## Example 4: Using a truncated octahedral box

A truncated octahedron is a space-filling solid that can mimic an infinite system in MD simulations when periodic boundary conditions are applied. It can be constructed from a cube by slicing off the corners of a cube with a plane that makes a perpendicular cut through the diagonal of the cube halfway between the center and the corner of the cube. Its shape is much closer to spherical than a cube is and solute can be assured to be a specified distance away from image solute molecules even if they rotate. It is more efficient than a cube that would provide the same assurance because there are no corners. Since it is space filling, and all space filling shapes can be mapped to a triclinic unit cell that reproduces the same periodic system, AMBER uses the triclinc representation in its simulation of truncated-octahedral systems.

The example provided makes a solvated periodic system with bpti as the solute and water as solvent in a truncated octahedral shape and its related triclinic shape. Both represent the same system.

It takes two steps to create the input coordinates and the prmtop file for runing sander with truncated octahedral (TO) periodic boundary conditions (PBC). First, one creates a solvated system in a large cubic box. Second, the water is stripped off to make the truncated-octahedral system and write out the coordinates and prmtop file.

Use LEaP to make a large cube. Start tleap or xleap

% tleap

This command will load the pdb into leap and add hydrogens and call the unit "pti".
> solvatebox pti WATBOX216 20. 1.
The unit, pti, is solvated with water using the equilibrated water box WATBOX216. Enough WATBOX's are added to make the solvent extend at least 20 A past the solute in each of the 6 directions: + and - for x, y, and z. The last argument specifies that no solvent molecule can be closer than 1 A to the solute.
> saveamberparm pti b_cube.top b_cube.crd
> quit
The unit will be saved as parm topology and coordinate files for running in sander.

Use ptraj Cut down to a truncated octahedral shape.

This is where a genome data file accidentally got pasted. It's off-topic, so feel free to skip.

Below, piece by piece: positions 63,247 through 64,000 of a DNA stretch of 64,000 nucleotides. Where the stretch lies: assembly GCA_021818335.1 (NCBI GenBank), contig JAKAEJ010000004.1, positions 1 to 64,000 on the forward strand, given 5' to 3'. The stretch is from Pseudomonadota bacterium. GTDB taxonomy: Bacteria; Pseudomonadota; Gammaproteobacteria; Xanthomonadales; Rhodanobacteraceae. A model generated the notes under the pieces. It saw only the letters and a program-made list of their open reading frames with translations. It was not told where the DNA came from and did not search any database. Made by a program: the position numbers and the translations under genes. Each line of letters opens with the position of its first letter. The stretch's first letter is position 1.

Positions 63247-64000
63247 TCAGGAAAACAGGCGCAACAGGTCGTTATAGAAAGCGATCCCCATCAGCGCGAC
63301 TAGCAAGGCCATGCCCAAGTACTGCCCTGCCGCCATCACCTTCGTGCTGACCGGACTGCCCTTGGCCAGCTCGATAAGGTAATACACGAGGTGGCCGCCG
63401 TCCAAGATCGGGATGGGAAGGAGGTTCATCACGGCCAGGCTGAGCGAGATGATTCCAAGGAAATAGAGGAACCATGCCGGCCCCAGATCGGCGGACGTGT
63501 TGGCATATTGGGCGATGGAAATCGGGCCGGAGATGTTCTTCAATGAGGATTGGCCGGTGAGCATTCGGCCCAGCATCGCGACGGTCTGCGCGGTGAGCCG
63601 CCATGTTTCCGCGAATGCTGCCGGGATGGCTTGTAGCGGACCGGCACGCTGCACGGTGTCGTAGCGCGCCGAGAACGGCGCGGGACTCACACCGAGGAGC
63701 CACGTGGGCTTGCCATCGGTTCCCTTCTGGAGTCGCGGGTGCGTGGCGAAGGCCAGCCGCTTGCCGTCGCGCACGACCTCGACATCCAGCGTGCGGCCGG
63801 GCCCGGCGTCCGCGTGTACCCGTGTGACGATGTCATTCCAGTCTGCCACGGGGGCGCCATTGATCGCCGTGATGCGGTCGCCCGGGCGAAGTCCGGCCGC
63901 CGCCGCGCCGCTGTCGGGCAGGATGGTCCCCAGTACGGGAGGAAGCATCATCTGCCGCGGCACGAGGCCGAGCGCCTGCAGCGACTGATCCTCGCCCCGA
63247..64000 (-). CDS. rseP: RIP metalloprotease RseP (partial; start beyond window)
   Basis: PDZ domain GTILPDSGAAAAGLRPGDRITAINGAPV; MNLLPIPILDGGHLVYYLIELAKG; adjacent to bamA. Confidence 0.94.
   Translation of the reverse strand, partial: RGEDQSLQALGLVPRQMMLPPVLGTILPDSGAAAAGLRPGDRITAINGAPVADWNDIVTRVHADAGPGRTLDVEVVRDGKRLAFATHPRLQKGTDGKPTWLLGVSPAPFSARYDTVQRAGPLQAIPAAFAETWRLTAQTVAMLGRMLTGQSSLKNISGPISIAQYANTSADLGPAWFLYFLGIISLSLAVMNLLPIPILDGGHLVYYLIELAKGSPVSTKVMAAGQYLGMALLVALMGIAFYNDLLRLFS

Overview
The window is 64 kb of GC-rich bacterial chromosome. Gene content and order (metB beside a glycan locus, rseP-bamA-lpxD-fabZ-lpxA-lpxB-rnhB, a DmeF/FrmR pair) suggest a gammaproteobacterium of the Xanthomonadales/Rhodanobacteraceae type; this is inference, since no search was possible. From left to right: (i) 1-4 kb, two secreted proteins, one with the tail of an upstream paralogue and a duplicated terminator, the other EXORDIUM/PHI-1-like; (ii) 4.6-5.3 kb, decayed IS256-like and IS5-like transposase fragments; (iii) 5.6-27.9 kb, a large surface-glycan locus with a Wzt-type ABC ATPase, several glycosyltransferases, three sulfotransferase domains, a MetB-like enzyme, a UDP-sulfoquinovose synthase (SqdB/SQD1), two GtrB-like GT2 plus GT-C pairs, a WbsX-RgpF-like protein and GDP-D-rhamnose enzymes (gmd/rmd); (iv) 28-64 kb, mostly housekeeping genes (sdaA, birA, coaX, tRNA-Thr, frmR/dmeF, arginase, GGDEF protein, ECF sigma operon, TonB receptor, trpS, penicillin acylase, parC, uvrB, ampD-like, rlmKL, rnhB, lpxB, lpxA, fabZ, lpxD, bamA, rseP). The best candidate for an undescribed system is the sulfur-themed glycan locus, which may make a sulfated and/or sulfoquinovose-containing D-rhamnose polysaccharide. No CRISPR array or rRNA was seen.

start ptraj with the cubic prmtop |
| % ptraj b_cube.top
|
Read in cubic coordinates | trajin b_cube.crd
Write TO coordinates to file | trajout b_oct.crd restart
in restart format |
Transform coordinates to TO PBC | truncoct :1-58 10. prmtop b_oct.top
-solute is in residues 1 to 58 |
-buffer between solute and |
sides of TO is 10. A |
-write a prmtop file called |
b_oct.top |
End the input and do the work |
| %
|
-------------------------------------------------------------------------
The resulting coordinate file is `b_oct.crd.1` which should be renamed to `b_oct.crd` by convention. Sander can now be used as
% sander -p b_oct.top -c b_oct.crd [... other arguments ]
A sample set of scripts is provided with the master script "Run" in the `\$AMBERHOME/examples/TO_sample` subdirectory. When it is finished, one can check the output files from the sander runs to make sure that the energies match between the different starting shapes, showing that the inaging is correct. One can also view the pdb files produced to see what the two different but equivalent shapes look like. If the TO shape is desired as output from sander, be sure to use "iwrap=1," in the &cntrl namelist of sander. Alternatively, you can use ptraj to convert "unwrapped" coordinates into a shape that is that of a truncated octahedron.

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Updated on January 5, 2000. Comments to case@scripps.edu